The continued discussion of the European debt crisis has driven speculation and discussion about what the European Union will look like in the future. In the United Kingdom specifically, news outlets reflect the public eurosceptic sentiment through their coverage of the crisis.

By way of background, the United Kingdom is not one of the Member States part of the “Eurozone,” the seventeen Member States that have adopted the Euro and closer economic ties.

Heightened speculation comes after attempts by some British Members of Parliament, including some in Prime Minister Cameron’s party, to seek a national referendum to discuss withdrawal from the Union. While the proposed legislation failed to garner sufficient votes, the introduction of the proposal to Parliament underscores an internal political debate on the United Kingdom’s future within the European Union.

Reaction to European Union negotiations were addressed in one article which advocates that the United Kingdom distance itself from the Eurozone and the Union itself. The article urges a strong united bargaining front led by Prime Minister David Cameron to protect the interests of the people of the United Kingdom.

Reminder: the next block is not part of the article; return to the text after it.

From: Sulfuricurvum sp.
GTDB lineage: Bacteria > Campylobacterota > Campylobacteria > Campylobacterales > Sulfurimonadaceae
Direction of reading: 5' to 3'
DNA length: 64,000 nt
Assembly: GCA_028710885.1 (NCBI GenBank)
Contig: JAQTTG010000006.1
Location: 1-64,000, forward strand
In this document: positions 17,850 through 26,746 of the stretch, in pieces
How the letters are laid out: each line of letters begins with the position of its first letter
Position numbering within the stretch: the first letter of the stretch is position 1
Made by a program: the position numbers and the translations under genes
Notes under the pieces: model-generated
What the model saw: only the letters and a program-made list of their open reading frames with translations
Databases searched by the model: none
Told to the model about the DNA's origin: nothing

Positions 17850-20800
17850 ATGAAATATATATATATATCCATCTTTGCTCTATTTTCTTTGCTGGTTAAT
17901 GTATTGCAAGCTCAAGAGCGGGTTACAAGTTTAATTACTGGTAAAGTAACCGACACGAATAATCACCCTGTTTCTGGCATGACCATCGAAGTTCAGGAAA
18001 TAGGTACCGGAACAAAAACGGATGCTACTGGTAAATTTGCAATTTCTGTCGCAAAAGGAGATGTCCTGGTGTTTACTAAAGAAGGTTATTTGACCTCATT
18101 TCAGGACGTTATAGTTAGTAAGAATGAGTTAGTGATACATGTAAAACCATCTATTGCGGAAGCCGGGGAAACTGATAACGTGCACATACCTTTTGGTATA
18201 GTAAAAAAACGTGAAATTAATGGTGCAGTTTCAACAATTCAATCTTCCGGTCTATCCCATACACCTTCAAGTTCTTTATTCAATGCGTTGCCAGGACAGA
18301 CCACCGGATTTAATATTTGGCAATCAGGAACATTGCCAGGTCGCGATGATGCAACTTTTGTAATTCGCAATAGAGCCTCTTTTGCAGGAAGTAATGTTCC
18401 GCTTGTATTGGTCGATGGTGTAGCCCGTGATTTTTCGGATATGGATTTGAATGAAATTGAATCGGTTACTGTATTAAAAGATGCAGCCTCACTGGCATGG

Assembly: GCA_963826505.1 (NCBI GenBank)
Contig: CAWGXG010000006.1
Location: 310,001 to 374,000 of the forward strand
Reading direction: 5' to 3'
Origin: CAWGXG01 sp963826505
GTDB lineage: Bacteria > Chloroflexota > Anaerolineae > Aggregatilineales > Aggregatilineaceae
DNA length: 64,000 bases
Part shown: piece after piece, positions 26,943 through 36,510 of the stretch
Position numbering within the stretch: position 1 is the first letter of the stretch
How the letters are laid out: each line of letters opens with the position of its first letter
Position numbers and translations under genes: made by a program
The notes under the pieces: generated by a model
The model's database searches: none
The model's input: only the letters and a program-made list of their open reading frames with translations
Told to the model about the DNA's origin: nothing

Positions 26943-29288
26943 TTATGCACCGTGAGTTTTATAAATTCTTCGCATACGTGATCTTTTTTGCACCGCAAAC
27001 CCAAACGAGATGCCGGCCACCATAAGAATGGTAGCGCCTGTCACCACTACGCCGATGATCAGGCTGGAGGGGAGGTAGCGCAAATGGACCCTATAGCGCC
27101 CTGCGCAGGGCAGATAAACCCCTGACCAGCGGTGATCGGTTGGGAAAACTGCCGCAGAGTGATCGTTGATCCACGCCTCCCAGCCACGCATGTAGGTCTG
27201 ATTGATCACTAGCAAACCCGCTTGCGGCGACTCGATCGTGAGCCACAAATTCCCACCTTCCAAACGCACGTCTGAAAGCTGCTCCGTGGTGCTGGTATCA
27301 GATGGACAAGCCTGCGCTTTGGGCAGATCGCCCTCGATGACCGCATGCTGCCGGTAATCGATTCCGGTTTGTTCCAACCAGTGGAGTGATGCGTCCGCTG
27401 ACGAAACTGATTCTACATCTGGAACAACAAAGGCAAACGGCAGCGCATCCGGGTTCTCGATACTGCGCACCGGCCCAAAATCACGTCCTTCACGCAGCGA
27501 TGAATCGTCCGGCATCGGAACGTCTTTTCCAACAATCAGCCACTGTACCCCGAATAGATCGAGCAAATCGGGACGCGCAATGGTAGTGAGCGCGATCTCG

Another article foresees Eurozone Member States strengthening the European Union, at least as it applies to economic policy. As of yet, there is not a consensus on what should (or may) be done to unite Members of Parliament in pursuit of one course of action.

While it seems that negotiations on addressing the debt crisis have arrived at some conclusion, at least one question remains. What will come of the heated internal debate which centers on the United Kingdom’s ties with the European Union?

 

 

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